Border Security: From the Caravans of 2018 to the Supreme Court in 2019

December 27, 2018 Updated: January 23, 2019

WASHINGTON—Although the wall is dominating the final breaths of 2018, it was the migrant caravans and the record number of family units crossing the border that towered over border security this year.

As the pace of illegal activity along the southwest border increased, Congress slowly ground to a halt on finding solutions, and federal judges took a blowtorch to all of President Donald Trump’s attempts to patch holes in the system.

Major media outlets played a role in injecting hysteria into an already-fraught humanitarian crisis, including several times showing photos or footage from the Obama era to discredit Trump by letting people assume the images were current.

This year, tens of thousands of Central Americans paid smugglers to journey north and enter the United States as asylum-seekers. Thousands more joined caravans in April and in October.

In total, almost 400,000 people were apprehended along the southwest border after crossing illegally during fiscal year 2018—averaging out to almost 1,100 per day.

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Migrants rush past riot police at the foot of a bridge leading from the migrant camp to the El Chaparral pedestrian entrance at the San Ysidro border crossing in Tijuana, Mexico, on Nov. 25, 2018. (Charlotte Cuthbertson/The Epoch Times)

Driving the increases were family units, which consist of at least one child and one adult.

The administration tried several methods to stem the flow, explaining that while most asylum claims are bogus, the system is being used as an effective way to gain access to the United States and disappear once inside the country.

Eighty-nine percent of asylum-seekers from Central America pass an initial screening at the border when they claim fear of returning to their country. If a child is involved, as is the case for more than 60,000 crossings per month right now, the maximum detention stay for both parent and child is 20 days—a timeframe that renders an asylum adjudication impossible.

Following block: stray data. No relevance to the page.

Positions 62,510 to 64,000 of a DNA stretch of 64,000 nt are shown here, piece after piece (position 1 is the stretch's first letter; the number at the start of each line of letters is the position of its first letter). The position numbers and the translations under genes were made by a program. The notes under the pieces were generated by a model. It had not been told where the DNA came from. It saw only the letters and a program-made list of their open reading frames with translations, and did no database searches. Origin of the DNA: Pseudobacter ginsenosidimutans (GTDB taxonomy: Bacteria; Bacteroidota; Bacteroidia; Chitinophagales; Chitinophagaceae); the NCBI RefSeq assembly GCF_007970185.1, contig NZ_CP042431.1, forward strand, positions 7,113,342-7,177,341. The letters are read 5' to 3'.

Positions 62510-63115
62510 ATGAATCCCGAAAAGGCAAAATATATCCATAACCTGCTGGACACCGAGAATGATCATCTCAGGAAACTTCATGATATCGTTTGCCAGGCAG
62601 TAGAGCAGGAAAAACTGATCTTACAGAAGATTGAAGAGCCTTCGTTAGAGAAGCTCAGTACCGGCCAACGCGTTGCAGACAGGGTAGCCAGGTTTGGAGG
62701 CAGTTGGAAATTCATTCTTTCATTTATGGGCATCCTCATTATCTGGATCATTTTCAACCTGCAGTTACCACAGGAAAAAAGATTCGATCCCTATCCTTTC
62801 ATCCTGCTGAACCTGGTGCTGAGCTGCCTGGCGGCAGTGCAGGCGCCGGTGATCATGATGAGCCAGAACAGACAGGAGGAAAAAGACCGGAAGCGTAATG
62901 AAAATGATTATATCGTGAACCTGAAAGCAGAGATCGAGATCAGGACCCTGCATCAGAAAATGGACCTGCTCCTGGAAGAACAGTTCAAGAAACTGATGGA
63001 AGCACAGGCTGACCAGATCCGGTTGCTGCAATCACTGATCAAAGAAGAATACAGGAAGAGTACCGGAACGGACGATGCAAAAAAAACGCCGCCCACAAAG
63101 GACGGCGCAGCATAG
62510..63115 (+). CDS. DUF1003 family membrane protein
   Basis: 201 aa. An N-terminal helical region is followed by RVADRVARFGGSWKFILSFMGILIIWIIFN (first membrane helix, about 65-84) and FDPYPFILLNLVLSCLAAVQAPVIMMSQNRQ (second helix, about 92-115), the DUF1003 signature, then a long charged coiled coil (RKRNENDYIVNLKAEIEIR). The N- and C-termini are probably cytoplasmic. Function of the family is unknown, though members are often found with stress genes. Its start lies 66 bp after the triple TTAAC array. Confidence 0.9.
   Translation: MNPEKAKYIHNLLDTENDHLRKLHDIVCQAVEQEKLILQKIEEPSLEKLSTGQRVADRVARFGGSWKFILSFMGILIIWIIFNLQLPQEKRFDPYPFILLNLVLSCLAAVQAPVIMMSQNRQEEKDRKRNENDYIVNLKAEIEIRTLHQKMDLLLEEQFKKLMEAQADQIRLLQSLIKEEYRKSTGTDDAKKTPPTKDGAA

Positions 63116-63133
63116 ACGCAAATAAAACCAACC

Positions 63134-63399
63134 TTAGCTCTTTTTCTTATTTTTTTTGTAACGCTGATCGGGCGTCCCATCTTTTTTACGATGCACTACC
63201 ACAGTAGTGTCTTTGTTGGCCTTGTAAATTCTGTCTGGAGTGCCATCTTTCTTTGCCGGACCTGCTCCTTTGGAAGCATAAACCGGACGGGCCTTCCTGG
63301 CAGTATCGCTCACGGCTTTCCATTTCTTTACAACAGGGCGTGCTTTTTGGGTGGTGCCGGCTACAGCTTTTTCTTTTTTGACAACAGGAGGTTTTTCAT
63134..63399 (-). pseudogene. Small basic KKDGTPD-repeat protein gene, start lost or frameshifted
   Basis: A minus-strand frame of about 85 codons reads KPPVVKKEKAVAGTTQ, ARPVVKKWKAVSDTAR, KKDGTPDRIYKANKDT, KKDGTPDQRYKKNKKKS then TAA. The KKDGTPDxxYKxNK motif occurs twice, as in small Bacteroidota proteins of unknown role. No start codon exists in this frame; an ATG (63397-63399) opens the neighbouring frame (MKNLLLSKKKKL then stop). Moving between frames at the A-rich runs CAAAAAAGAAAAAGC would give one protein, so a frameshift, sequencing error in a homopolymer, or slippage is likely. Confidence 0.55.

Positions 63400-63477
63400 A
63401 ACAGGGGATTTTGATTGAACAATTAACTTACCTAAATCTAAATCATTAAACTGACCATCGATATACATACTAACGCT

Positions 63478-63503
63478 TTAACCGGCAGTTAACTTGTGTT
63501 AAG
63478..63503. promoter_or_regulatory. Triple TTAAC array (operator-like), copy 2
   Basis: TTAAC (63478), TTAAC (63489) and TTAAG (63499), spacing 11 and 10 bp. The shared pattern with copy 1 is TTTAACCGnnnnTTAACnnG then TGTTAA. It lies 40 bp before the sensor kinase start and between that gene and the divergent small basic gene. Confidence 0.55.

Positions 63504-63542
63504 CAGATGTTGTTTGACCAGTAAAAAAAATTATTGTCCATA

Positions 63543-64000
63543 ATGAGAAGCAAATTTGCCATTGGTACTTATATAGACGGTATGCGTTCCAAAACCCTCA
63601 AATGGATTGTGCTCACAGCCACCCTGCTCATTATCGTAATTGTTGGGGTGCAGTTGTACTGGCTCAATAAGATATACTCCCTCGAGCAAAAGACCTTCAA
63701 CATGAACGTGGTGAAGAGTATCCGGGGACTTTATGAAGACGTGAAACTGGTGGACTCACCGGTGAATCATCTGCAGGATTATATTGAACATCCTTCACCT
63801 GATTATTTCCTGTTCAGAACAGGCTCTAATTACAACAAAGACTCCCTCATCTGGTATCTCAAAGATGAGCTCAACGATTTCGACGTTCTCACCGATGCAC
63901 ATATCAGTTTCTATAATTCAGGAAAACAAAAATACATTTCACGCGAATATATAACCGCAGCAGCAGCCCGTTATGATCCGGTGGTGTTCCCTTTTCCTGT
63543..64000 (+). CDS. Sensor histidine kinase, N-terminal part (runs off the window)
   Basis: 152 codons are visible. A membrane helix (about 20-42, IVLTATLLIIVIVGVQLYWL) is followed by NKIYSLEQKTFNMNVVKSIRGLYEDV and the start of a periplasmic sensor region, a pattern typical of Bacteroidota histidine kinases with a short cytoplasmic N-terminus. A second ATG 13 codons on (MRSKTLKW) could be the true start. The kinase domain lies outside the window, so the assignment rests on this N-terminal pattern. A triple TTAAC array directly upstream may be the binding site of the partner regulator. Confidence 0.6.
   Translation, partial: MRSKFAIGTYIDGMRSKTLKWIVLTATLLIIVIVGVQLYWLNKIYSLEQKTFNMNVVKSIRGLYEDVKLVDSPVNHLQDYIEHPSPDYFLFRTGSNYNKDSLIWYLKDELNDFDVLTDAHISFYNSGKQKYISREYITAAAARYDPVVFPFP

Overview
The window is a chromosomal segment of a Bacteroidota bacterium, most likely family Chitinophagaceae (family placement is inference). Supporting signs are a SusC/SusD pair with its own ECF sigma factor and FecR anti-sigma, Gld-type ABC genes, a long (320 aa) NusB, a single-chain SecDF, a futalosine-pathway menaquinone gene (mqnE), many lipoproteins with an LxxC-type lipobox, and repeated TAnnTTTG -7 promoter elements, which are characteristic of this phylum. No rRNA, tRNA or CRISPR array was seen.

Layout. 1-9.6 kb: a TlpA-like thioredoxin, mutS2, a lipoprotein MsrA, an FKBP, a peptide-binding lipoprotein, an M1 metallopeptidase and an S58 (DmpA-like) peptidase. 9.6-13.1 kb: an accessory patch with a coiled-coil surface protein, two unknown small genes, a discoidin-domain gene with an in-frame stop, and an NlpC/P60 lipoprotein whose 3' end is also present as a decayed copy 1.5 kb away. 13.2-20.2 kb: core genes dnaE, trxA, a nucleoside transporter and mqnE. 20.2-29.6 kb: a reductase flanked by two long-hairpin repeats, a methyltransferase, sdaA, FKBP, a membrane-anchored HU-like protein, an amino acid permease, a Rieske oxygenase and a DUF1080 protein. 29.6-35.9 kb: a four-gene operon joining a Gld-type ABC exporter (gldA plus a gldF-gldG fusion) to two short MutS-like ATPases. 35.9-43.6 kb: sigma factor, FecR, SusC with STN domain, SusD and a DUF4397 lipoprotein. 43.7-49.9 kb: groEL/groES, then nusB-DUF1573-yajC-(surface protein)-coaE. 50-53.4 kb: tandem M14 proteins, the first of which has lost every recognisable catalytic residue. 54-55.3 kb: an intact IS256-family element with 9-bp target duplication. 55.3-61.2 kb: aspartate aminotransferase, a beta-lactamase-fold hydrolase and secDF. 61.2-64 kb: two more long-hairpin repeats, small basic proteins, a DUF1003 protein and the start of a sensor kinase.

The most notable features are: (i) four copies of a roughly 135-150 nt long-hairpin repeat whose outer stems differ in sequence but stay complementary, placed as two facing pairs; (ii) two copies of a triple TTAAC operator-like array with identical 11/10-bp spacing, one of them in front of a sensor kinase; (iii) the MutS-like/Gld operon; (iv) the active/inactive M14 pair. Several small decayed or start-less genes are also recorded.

Everyone is then released into the United States—hence the concept of “catch and release.” Yet only 9 percent of them are subsequently granted asylum by an immigration judge, according to the U.S. Department of Justice (DOJ).

The rest remain in the wind.

“Indeed, only 1.5 percent of family units from Central America apprehended [in fiscal] 2017 have been removed to their countries of origin, despite the fact that most will not end up having valid claims to remain in the United States when their court proceedings conclude,” Customs and Border Protection (CBP) Commissioner Kevin McAleenan said during a Senate oversight hearing on Dec. 11.

Hoping Something Sticks

Absent congressional action to close the loopholes that are allowing economic migrants and those who want to join family members to enter anytime, the administration has tried several approaches to reduce the number of fake claims of asylum.

In May, the Department of Justice launched a “zero tolerance” policy, saying all illegal border crossers are subject to prosecution. The policy was intended to funnel asylum-seekers through ports of entry where processing was easier  and keep Border Patrol agents out in the field.

The prosecutions forced the temporary separation of adults and children while an illegal entry case was being adjudicated. Officials also verified the familial relationship between the adult and the child, conducted a criminal background check, and dealt with any medical issues, including communicable diseases.

An uproar ensued; the administration was blamed by Democrats and some media for “ripping babies from mothers’ arms,” and it quickly walked the policy back.

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Asylum-seekers turn themselves in to a Border Patrol agent after crossing from Mexico into the United States near Mission, Texas, on Nov. 7, 2018. (John Moore/Getty Images)

In June, then-Attorney General Jeff Sessions narrowed the criteria for asylum. He essentially reverted the criteria to what it was before 2014, when the Obama administration opened it up to include private criminal cases, including domestic violence.

The definition has not changed. Asylum-seekers have always needed to prove that they have suffered past persecution or have a well-founded fear of future persecution in their home country because of their race, religion, nationality, political opinion, or membership in a particular social group.

“It is not enough to simply show that the government has difficulty controlling the behavior or that certain populations are more likely to be victims of crime,” the Department of Homeland Security stated in June.

U.S. District Judge Emmet Sullivan blocked this change on Dec. 19.

On Nov. 9, as the large caravan from Central America was approaching, Trump said anyone crossing the border illegally would be rendered ineligible for asylum.

U.S. District Judge Jon Tigar blocked Trump’s proclamation on Nov. 20, and on Dec. 19, the Supreme Court declined to intervene until the case completes its journey through the lower courts.